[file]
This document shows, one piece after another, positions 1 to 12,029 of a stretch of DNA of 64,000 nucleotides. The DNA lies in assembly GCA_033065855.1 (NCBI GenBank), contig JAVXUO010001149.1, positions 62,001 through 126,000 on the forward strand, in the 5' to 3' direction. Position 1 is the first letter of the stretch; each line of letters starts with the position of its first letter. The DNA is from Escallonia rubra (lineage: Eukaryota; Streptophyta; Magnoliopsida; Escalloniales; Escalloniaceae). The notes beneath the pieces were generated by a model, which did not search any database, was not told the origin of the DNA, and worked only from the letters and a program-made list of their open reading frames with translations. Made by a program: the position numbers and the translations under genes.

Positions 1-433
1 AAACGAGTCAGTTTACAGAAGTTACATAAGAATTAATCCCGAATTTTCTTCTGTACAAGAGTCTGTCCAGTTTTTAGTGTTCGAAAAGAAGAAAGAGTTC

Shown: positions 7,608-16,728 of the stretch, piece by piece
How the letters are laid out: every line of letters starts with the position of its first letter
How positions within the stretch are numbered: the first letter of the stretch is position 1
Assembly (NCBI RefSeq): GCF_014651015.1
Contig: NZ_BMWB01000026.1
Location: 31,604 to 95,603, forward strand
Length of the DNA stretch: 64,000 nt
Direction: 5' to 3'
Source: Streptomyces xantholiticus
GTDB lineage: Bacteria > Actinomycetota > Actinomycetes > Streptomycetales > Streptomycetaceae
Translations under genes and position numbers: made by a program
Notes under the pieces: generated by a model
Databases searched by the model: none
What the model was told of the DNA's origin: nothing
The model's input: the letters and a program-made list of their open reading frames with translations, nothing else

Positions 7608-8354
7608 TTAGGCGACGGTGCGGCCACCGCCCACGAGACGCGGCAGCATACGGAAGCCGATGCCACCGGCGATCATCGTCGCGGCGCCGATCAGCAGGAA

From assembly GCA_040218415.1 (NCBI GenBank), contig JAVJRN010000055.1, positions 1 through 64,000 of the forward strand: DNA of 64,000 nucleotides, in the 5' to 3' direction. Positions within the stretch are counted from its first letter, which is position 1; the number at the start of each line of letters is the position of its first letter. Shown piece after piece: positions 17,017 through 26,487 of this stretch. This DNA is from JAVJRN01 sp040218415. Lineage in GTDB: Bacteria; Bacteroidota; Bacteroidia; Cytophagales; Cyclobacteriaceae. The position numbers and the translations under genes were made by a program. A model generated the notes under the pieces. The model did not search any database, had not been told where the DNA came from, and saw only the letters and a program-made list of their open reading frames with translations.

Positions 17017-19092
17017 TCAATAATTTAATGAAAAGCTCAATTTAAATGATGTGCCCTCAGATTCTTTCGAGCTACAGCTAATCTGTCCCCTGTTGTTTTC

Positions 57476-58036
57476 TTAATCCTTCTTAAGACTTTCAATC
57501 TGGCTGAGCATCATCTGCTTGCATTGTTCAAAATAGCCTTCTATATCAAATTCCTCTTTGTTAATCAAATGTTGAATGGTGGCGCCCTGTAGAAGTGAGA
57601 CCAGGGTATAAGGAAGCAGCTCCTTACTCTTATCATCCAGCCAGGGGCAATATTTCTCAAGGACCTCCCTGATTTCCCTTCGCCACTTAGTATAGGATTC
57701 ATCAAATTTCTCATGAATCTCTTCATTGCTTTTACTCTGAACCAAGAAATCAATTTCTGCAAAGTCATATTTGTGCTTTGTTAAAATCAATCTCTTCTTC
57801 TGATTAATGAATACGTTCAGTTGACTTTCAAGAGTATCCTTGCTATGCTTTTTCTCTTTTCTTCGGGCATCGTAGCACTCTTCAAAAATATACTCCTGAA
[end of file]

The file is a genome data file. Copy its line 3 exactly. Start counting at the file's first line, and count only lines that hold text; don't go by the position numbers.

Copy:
1 AAACGAGTCAGTTTACAGAAGTTACATAAGAATTAATCCCGAATTTTCTTCTGTACAAGAGTCTGTCCAGTTTTTAGTGTTCGAAAAGAAGAAAGAGTTC